Singapore is home to a handful of big-name, architecturally impressive museums of every kind, whether it’s history, art, or an impressive combination of both art and science. But the real art purist knows where the best galleries are located. These are often a little offbeat, alternative, and boasts a roster of names ranging from emerging regional artists to the international, big-ticket ones. Like a true culture vulture, go forth and tick these private galleries off your must-visit list.
Tucked away in a Peranakan shophouse in Spottiswoode Park Road is Art Porters Gallery. The gallery was founded on the principle of art as transformative. Contemporary art is the focus here, and mediums are varied, ranging from photography to sculptures to digital animation.
Its current exhibition — Mother Nature by Bestrizal Besta — highlights humanity’s relationship with the earth via surrealistic scenarios in charcoal. Art Porter also organises community initiatives, such as open houses with open air cinemas, workshops and even farmer’s markets.
64 Spottiswoode Park Rd, Singapore 088652
Siri House is Dempsey’s ultimate lifestyle destination. Not only is it a showcase space for the prestigious Sansiri properties in Thailand, it’s also a retail space featuring cool, indie emerging Thai brands, a restaurant and bar, and also an intimate art space that plays host to international exhibits.
Its most recent exhibit was a collaboration with Ibex Collection, the world’s largest active privately-owned collection of contemporary figurative super-realist artworks that showed for the first time in Singapore.
8D Dempsey Road, Dempsey Hill, #01-02, Singapore 249672
Gajah Gallery had its humble beginnings in a tiny space at Monk’s Hill . Today it sits in a gorgeously designed industrial warehouse so expansive it takes on the actual meaning of ‘gajah’ (meaning elephant) in its name. The gallery is dedicated to the arts scene in Southeast Asia, and champions independent artists in the region.
It has also created a legacy of initiatives, specifically emphasising Indonesian art and history, acting as a launchpad for shows such as Lokanat: Ground Zero and Intersections: Latin American and Southeast Asian Contemporary Art.
39 Keppel Road, #03-04, Singapore 089065
STPI sits right up there with National Gallery and the Singapore Art Museum, in that it is part of the national Visual Arts Cluster of the region’s leading art institutions. Still, it remains underrated despite its dedication to the scene. It regularly collaborates with artists for exhibitions and public programmes through the medium of paper and print art.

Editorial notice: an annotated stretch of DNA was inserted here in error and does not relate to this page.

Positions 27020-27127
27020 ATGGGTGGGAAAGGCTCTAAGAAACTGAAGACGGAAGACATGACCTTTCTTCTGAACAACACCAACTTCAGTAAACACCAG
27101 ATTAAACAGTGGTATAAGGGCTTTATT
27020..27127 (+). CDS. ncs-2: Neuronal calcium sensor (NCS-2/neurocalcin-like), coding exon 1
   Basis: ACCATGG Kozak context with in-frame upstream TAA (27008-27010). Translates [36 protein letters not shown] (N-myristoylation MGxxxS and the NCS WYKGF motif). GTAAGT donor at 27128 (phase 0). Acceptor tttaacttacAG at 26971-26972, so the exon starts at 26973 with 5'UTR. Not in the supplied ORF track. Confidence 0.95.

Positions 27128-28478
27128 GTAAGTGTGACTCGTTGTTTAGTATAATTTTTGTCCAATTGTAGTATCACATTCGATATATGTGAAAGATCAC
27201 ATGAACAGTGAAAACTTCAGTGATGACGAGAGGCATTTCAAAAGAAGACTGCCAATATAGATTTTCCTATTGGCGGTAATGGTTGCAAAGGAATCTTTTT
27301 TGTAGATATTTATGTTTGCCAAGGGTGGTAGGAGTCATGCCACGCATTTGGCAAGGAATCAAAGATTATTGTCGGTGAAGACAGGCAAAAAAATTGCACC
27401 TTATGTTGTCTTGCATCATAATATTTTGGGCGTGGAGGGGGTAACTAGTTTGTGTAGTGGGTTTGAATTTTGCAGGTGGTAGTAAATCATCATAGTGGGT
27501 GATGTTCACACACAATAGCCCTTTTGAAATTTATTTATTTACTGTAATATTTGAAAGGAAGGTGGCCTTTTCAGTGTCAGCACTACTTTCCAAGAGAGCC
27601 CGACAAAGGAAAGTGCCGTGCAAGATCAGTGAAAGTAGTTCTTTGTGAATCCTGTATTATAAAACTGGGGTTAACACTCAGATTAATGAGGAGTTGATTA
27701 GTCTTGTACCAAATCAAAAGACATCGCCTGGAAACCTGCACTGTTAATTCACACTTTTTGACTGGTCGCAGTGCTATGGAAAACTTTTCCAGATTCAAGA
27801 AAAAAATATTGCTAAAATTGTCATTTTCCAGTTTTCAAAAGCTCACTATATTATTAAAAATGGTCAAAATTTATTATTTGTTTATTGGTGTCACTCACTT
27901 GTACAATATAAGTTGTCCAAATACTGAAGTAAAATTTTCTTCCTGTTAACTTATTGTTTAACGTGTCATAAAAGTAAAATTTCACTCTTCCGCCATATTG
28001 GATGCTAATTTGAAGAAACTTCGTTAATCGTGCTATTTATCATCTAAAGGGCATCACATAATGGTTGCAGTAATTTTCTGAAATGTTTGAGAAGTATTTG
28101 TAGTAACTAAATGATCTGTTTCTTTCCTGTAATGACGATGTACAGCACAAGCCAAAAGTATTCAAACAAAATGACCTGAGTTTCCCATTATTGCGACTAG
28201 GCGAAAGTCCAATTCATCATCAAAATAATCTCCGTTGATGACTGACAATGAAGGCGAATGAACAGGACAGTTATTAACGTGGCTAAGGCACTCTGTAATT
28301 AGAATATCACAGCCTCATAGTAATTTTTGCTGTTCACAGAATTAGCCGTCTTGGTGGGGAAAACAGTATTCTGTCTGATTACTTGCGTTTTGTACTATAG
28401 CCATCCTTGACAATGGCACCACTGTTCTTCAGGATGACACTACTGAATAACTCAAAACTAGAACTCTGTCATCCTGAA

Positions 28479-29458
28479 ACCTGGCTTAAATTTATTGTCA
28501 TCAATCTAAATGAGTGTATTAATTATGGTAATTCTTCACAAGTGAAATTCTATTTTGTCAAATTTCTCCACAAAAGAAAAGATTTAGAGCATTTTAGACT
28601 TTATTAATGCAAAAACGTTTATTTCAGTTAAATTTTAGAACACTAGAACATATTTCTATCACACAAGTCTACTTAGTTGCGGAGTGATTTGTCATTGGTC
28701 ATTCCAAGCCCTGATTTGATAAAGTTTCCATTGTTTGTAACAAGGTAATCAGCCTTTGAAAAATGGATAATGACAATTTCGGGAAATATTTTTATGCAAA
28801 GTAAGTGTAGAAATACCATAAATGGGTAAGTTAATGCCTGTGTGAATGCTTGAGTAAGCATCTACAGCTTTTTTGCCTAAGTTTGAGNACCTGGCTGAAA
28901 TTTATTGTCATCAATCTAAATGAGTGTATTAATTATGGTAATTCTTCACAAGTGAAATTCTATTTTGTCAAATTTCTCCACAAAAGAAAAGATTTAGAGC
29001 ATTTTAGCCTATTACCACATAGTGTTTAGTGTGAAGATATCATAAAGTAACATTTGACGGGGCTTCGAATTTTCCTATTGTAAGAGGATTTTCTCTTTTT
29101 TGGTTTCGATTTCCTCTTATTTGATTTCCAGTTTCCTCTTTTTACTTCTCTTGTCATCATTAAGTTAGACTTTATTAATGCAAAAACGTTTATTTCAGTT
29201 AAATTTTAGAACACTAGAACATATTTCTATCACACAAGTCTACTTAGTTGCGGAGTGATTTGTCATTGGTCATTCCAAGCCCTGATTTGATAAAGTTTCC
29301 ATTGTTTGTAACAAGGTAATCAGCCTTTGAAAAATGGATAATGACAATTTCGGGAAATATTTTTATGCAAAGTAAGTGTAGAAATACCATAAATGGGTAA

Currently on exhibition is Manuel Ocampo: Ideological Mash-Up/Remix that raises questions of identity and versions of culture through his violent compositions, which features old imagery made over with new techniques.
41 Robertson Quay, Singapore 238236
It wasn’t too long ago that Parkview Square was largely known by the public as “Gotham City”, thanks to its towering presence and Art Deco style architecture rarely seen in Singapore’s skyline. Today, the building is home to two attractions, one of which is The Parkview Museum. The private museum occupies a sprawling floor area of 1,500sqm with a ceiling that measure 6m-tall.
Past exhibitions include Intriguing Uncertainties, a collective of artworks that explore the complexity of human existential experiences, and On Sharks and Humanity, a bold exhibit that addresses the practice of shark finning and highlights the importance of sharks in the ocean. Once you’ve made your rounds around the exhibit, head to the first floor for gin and tonics at grand lobby bar Atlas Bar.
600 North Bridge Road, Level 3, Parkview Square, Singapore 188778
Mizuma Gallery was founded in Tokyo back in 1994, before it made its way to Singapore in 2012. Besides promoting the works of Japanese artists, it also seeks to introduce emerging regional talents to the international scene.
Its newest exhibit is Face to Face by Indonesian artist Iwan Effendi. The exhibition features drawings and puppet sculptures, with faces spread across the space with each conveying an unemotional state, inviting the puppeteer or viewer to project their narratives onto them.
22 Lock Road, #01-34, Gillman Barracks, Singapore 108939
Hong Kong-born international gallerist Pearl Lam opened her gallery as a driving force for a cross-cultural exchange between Chinese and Asian contemporary art. Located at Dempsey Hill, the gallery delivers a roster of influential contemporary artists. Its recent blockbuster exhibit What You See is What You See was a culmination of works from Singaporean artist Francis Ng, as well as six Asian and American artists that spotlighted how artists have varied their use of materials, processes and approaches since the Minimalism movement of the 1960s.
14A Dempsey Road, Pearl Lam Galleries, Singapore 249669
Fost Gallery was first set up in a shophouse on Kim Yan Road, with a focus on young, emerging local artists. In 2012, it moved its operations to Gillman Barracks, and has since acquired a legacy of its own. Its notable exhibitions include a showcase by Tang Da Wu, fondly regarded as the father of contemporary art in Singapore. The gallery is also known for representing Jimmy Ong, one of Singapore’s best-known artists, installation artist Donna Ong and sculptor Grace Tan.
Fost Gallery, 1 Lock Road, #01-02 Gillman Barracks, Singapore 108932